Electronic Compliance: A Feasible Goal?
Insurance Networking News, December 1, 2012
Following the Audit Trail
Audit logs play a key role in paperless storage and transmission, regardless of whether a signature is required, agrees Kelly Purcell, EVP at eSignSystems, an e-signature software provider. "Insurers that are not ready to do e-signatures know they can do e-delivery and, because they are delivering electronically, they will have audit trails."
Maya Assurance offers special commercial-lines livery insurance and is bound to New York State's regulatory compliance requirements. Audit trails, records retention policies and privacy are critical to the growing insurer. KJ Singh, Maya's VP, says his decision to go 99-percent paperless is in part a result of learning from others.
"We were aware of another company that stored its paper documents in its office's basement and found that termites had destroyed entire boxes of policies, endorsements, claims files and more," he says. "With no document images and no hard copies, we knew what that meant for that company," he said. The solution was not to simply house paper elsewhere.
With the help of Cabinet, an electronic document and workflow management software provider, Maya put in place document management policies and an efficient records retention system that provides privacy and security. Maya scans 200 pieces of incoming mail daily, then ships the documents to a storage facility. Maya's operations, underwriting, accounting, claims and finance departments all work exclusively with digital documents.
Singh says they researched other industries, such as banking, and other processes, such as Check21, which enables the recipient of the original paper check to create a digital version of the original check. This eliminates any further need for the physical document. So rather than the 40 agents only having the capability of transmitting e-signed documents, they get the signatures on-site, scan and e-mail them for archiving.
"Regardless of whether agents mail us a paper copy of the original or take the original document and convert to digital, that document becomes a non-editable original document. From those scans, we can reproduce a legal document that's sufficient in a New York court of law," Singh says.
Grinnell Mutual Reinsurance also sees the value of automating workflows, so much so it incorporated that initiative into its records retention program, notes Martina Hull, director of content management and business intelligence at the 100-year-old company. Responsible for enforcing records-retention rules, Hull's team considered both business and legal needs as her department automated almost every department over the past four years. The billing department is scheduled for 2013.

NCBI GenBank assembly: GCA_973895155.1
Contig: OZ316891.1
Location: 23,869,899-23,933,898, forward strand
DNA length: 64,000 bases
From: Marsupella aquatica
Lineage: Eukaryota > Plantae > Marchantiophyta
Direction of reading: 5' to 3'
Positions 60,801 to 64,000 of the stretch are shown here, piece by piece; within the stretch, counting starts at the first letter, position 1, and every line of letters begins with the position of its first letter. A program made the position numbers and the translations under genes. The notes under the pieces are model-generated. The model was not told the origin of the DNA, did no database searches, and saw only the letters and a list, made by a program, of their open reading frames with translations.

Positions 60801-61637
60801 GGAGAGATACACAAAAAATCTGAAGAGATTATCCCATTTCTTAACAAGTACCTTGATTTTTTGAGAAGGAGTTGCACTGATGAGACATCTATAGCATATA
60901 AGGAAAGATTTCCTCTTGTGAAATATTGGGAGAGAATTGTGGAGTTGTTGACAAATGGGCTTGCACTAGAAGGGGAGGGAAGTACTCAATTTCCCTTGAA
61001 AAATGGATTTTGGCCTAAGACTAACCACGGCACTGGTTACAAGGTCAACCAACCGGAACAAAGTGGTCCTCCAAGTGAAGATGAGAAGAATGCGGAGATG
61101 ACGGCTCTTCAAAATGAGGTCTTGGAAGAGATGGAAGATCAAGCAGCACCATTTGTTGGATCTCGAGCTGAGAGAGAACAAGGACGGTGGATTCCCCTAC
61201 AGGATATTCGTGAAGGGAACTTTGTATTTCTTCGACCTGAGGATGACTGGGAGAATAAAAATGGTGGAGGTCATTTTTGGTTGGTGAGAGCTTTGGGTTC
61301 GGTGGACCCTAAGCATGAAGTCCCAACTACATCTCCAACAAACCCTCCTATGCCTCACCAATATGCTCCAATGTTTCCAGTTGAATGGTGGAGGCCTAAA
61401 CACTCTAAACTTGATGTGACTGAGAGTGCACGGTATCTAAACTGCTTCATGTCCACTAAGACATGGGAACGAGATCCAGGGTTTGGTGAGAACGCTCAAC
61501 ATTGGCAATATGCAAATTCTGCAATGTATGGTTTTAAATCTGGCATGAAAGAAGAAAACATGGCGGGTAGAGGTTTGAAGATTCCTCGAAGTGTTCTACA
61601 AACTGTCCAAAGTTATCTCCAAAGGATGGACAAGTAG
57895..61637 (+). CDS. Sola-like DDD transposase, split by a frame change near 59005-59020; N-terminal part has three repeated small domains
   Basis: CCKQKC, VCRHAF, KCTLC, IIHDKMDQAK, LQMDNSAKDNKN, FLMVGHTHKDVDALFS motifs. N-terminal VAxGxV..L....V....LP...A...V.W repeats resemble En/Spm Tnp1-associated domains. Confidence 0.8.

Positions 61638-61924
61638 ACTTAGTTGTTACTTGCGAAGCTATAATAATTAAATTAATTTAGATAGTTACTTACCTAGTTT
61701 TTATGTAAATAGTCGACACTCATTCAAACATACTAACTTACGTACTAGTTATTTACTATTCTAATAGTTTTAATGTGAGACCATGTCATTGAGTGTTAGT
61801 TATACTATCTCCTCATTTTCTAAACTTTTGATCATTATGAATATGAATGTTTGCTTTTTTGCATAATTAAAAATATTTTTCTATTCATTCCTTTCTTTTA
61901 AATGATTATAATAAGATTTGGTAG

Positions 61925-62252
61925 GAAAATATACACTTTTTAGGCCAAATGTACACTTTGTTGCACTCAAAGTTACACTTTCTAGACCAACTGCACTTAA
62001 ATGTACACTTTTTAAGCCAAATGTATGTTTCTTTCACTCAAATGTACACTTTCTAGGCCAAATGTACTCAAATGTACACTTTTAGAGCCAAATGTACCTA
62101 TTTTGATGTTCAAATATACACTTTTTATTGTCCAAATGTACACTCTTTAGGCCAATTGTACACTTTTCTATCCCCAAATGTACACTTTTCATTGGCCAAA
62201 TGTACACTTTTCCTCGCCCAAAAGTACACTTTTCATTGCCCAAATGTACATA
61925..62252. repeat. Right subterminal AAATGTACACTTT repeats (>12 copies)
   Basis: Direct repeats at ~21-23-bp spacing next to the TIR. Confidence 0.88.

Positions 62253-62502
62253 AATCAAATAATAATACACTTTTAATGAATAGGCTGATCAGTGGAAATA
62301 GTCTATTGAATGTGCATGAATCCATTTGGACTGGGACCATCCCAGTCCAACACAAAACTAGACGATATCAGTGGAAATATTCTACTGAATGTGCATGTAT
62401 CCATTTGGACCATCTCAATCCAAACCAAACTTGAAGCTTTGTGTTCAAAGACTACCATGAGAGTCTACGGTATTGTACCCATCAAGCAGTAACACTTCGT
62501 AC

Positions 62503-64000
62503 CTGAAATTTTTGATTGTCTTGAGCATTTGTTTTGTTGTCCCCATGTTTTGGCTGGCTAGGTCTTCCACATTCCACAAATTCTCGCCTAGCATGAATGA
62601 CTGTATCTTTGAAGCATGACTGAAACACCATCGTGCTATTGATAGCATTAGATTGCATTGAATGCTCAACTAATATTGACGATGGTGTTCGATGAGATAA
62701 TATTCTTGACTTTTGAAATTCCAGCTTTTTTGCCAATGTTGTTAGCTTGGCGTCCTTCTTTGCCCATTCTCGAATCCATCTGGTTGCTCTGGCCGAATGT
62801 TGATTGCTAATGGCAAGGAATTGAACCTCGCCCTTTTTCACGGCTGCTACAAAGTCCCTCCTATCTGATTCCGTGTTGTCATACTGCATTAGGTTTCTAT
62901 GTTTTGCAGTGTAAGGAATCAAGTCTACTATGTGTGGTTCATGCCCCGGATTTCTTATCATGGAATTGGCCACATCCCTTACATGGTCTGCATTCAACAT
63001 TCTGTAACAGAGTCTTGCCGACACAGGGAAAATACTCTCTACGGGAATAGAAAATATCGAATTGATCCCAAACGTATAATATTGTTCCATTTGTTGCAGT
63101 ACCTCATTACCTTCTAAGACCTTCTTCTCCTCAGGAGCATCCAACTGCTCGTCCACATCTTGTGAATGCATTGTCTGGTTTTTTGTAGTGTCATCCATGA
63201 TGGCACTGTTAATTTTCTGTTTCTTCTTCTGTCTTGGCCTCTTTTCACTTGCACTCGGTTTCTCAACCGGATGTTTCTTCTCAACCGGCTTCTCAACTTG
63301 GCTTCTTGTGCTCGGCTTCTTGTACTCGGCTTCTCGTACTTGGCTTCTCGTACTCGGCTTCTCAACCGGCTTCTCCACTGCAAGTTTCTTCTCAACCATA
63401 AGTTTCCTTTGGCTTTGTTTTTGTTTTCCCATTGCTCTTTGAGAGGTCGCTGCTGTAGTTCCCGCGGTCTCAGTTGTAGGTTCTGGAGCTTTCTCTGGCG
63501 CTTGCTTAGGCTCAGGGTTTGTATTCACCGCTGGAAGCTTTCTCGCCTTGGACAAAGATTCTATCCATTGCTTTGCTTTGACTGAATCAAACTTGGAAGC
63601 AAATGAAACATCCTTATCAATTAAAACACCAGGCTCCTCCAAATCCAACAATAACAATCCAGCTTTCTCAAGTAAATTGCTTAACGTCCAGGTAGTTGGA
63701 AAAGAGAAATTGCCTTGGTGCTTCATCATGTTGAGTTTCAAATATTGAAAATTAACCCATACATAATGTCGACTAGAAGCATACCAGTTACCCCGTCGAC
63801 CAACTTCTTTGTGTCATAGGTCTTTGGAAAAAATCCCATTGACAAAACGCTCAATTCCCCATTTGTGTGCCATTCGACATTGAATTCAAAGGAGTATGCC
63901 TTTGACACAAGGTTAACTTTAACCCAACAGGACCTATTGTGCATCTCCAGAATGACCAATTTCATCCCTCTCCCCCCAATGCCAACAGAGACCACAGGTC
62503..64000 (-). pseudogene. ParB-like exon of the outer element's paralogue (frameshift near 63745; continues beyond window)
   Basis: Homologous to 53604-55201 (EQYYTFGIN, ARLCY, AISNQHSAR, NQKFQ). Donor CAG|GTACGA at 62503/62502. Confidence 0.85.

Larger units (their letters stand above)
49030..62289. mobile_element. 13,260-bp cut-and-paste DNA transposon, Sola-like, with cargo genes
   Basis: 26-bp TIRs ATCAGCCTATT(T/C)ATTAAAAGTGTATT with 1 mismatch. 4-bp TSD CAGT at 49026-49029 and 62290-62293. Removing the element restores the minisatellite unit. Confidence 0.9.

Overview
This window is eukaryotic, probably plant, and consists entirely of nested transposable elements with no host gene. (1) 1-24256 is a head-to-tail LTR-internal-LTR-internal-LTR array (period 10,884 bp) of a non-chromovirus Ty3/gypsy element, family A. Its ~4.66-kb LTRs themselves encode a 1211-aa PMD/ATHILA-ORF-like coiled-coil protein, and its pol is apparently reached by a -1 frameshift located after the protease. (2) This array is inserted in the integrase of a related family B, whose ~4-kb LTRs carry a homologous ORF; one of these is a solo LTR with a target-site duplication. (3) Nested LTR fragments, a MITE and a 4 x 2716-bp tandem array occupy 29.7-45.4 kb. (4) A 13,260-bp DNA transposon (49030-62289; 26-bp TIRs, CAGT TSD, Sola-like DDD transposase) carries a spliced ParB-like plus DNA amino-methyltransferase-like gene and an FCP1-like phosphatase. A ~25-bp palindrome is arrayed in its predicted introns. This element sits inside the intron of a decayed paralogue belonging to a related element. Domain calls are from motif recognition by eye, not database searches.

"It's not just the documents we are focusing on, but also the data," Hull says. "We must be in compliance with state and federal laws, and we must create a secure environment to reduce risk."
Grinnell users can work remotely and view business documents through a secure site, removing the risk of taking documents home and possibly having something happen to them.
Hull says that Hyland Software's Onbase enterprise content management software facilitates the flow and placement of electronic documents. "We scan everything, and 75 percent of the communications we get from external sources are electronic, too. We suck them into Onbase, so our users don't know the difference."
Grinnell's mutual companies and agents can access electronic policy notes that fit inside the Onbase "workview" area. For policy processing, customers can go to Grinnell's Web front end and sign documents, Hull says. And although they are not managed in Onbase, the documents end up there. To further reduce risk, Grinnell's FTP site holds access to medical records, Social Security numbers and other sensitive data.
"I used to get funny looks talking about the notion of electronic compliance reducing risk," says Lockelord's Hatfield. "Not anymore."
There is still plenty of confusion about what certain terms mean from a compliance standpoint. in guidelines issued to ACORD on insurance e-signature and e-delivery, Greg Casamento and Patrick Hatfield, partners at Locke Lord Bissell & Liddell LLP, explained some of the more common terms:
Digital Signature - A method of encrypting an electronic record using a hash value with a private key and may or may not be an electronic signature, which is a signature in electronic form having legal significance.
Electronic Record - A contract or other record created, generated, communicated, received, or stored by electronic means.
Electronic Signature - An electronic symbol or process having legal significance and attached to, or logically associated with, a contract or other record that is executed or adopted by a person with the intent to sign the record. it does not necessarily need to be a process qualifying as a digital signature. A process where a person speaks his or her consent in a way that is associated with terms and conditions in a record with an intent to be bound to those terms can be an electronic signature.
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